Penang Suggested Itinerary Day 2
Note the charcoal as fuel.
Start by having breakfast at one of the ubiquitous food lanes. Luckily we were at Lebuh Kimberley and had pancakes with peanuts or corn and char kway kak, Penang’s version of fried carrot cake, that was wrapped in leaf into a conical shape. Madonna would be proud. I couldn’t get used to the slightly sourish taste of char kway kak but the rest of RERG team seemed to like it.
If you want, take a walk along Lebuh Cintra for the weekend morning market. Very crowded.
Quickly go to Pinang Peranakan Mansion (29 Church Street, between the intersection of Lebuh Penang and Lebuh Gereja, 9.30am-5pm daily). We heard that it is really worth the visit, a real Peranakan house built a century ago, but we didn’t go as there is a Peranakan Museum in Singapore. We should have gone there! Regret.
After the museum, walk north along Lebuh Pantai and you’ll see Queen Victoria’s Memorial Clocktower. Donated by local Chinese millionaire in commemoration of the Queen’s diamond jubilee, each feet represents each year of her reign–a total of 60 feet.
Further north is Fort Cornwallis, named after Charles Cornwallis who surrendered to George Washington at the battle of Yorktown. There is a bronze statue of Captain Francis Light, founder of Penang, who is said to first set foot in Penang at Fort Cornwallis. But since there were no pictures of Light, the statue was modeled after his son, William, who was the founder of Adelaide, Australia.
After the fort, walk along the sea to reach the colonial center where the Town Hall and City Hall stand. Hokkiens nicknamed the Town Hall “Ang Moh Kong Kuan” (White Man’s Club”) during colonial days.
Then walk along Lebuh Farquhar where you see St. George Church, built in 1818, the first Anglican church in Southeast Asia. Beside it are Guan Yin Ting, built in 1728, a Chinese temple, and Penang Museum.
To be honest, I wish we had skipped all those boring colonial nonsense and just visited the Peranakan Mansion and Penang Museum, both of which we had no time to go but heard they are worth visiting.
For lunch, explore Love Lane. Love Lane is named because rich men used to house their mistresses on this lane, and lovers could come to this lane to make love. If you’re tired of local food, try Steak Frites (23 Love Lane, +60-4-262-1323).
By 2.45pm, you should reach Cheong Fatt Tze Mansion (14 Lebuh Leith), also known as The Blue Mansion. You can only enter with an English guided tour at 11am, 1.30pm and 3pm. The mansion is also available as a boutique hotel.
Whoever named it “Blue Mansion” must be a straight man because it obviously isn’t blue; it’s periwinkle. Cheong Fatt Tze, Hakka, left China as an impoverished 16 year-old, married a rich woman, and used her money to build his empire, trading with the Dutch and British. That is why the mansion is a mixture of Western and Eastern designs. I need a sugar mommy too!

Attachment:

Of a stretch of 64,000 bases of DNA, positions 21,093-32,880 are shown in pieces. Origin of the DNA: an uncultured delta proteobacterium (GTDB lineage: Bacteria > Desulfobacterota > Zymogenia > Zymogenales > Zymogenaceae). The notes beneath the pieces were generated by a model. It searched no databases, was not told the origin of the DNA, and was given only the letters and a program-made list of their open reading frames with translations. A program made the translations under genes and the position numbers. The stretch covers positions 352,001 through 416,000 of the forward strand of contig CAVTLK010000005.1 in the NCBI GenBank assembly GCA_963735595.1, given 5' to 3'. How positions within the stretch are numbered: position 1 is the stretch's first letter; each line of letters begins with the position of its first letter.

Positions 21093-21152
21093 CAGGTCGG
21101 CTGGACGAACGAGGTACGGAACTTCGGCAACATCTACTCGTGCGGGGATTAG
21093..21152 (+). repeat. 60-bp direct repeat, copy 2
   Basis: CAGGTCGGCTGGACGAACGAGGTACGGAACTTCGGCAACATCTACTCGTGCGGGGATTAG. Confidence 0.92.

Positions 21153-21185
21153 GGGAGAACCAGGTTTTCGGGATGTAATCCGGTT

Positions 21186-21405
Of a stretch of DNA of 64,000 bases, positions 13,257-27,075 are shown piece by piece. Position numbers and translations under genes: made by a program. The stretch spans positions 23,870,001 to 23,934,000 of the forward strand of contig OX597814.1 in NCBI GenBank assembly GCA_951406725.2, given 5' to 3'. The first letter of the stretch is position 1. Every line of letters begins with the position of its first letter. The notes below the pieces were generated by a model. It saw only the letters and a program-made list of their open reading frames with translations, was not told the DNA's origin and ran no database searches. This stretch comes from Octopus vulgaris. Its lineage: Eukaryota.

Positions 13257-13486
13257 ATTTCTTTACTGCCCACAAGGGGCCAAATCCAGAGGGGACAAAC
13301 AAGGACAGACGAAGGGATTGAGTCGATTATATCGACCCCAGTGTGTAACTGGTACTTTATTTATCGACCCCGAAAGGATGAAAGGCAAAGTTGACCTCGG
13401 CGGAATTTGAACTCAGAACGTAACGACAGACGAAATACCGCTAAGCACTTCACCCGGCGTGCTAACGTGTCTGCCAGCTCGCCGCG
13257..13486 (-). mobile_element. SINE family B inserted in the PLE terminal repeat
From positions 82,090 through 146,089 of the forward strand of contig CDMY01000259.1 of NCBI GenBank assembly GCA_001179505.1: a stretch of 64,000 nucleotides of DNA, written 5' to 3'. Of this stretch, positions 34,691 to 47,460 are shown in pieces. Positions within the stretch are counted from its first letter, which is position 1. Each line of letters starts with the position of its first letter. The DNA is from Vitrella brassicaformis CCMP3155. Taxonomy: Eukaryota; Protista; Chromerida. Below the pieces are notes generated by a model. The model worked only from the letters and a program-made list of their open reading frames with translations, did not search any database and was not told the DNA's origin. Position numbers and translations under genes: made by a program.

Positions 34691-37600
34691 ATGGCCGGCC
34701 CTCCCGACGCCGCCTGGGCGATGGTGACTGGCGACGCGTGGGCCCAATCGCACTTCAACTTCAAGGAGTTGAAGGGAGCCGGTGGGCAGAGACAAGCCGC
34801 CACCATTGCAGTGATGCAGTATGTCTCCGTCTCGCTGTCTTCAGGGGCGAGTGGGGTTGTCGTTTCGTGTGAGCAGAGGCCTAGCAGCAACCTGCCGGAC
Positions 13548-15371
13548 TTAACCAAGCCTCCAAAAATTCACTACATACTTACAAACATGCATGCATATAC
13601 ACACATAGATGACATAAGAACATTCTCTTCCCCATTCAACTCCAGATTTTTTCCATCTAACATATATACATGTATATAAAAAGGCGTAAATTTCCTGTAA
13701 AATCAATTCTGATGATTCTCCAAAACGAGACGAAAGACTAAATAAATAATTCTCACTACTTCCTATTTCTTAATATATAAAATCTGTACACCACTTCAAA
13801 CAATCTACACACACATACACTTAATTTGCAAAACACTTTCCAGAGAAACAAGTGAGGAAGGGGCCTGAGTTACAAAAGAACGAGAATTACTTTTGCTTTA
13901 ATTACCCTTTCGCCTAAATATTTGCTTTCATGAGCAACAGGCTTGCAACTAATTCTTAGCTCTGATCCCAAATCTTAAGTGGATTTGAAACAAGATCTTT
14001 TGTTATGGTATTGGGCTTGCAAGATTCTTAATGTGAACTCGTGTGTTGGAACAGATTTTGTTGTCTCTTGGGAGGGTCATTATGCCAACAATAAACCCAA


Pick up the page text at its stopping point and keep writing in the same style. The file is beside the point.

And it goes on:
After the hour-long Blue Mansion tour, while your afternoon away at the Mugshot Cafe (320 Lebuh Chulia), a hipster cafe, raw and industrial, quite like any cafes in Singapore.
For dinner, go to New Lane Hawker at the intersection of Jalan Penang and Kg Malabar. All food blogs seem to recommend the mixed pork porridge (chu chap cheok), said to be best in Penang, which, though not fantastic, was a welcomed respite from the oily food. The mixed pork porridge had pig’s brains. We ate it for the first time and we liked it. Very yummy, like tofu. We are certified zombies! We eat brains!
We also had curry mee (assam-tasting, very nice with pig’s blood), mee goreng (not nice) and satay, which had a special satay of pork intestines.
In general, the food at New Lane was only so-so to us. If you know of a better place, go ahead. But don’t go to Gurney Drive. Locals tell us it’s a tourist’s trap and it’s overpriced.
After dinner, take a cab to Batu Ferringhi Night Market (too far to walk), known as pasar malam to us. The night market is catered for tourists at exorbitant prices. So you may give this a miss.
Then visit the Boat Quay of Penang for some partying at the northest end of Jalan Penang. Huccalily said, “Wah, seeing how empty this place is on a Saturday night, I have so much respect for our Boat Quay.” Haha.
Since the partying area was empty, we decided to go to Farquhar’s Bar at the prestigious E & O Hotel at Jalan Penang and Lebuh Farquhar. Still very colonial, the place had mostly old white people.
We ordered a few drinks with the name “Farquhar” in them. Do you know the correct pronunciation for “Farquhar” is “f*cker”? Go ask a Scot. So Huccalily ordered, “Can I have a F*cker’s Street?” The waitress didn’t even flinch. It was hilarious.
Penang Suggested Itinerary Day 3
Take the chance to visit the Peranakan Mansion or Penang Museum if you haven’t. On the way to the airport, either stop by (1) P. Ramlee’s house (4 Jalan P. Ramlee, 10am-5.30pm), where the most famous Malay actor-singer of all-time was born or (2) the iconic Kek Lok Si Temple, a cornerstone of the Malay-Chinese community. (If you have time, do both.) In the temple, the Ten Thousand Buddha pagoda represents Burmese at the top, Thai in the middle and Chinese at the bottom. There is also a cable-car that brings you to a 36.5m Goddess of Mercy who will bless you on your safe flight home. As you approach the airport in a taxi, watch out for the Penang Bridge (13.5km), longest in Malaysia, fourth in Southeast Asia, designed by a Penangite, built by Koreans.
Written by A. Nathanael Ho.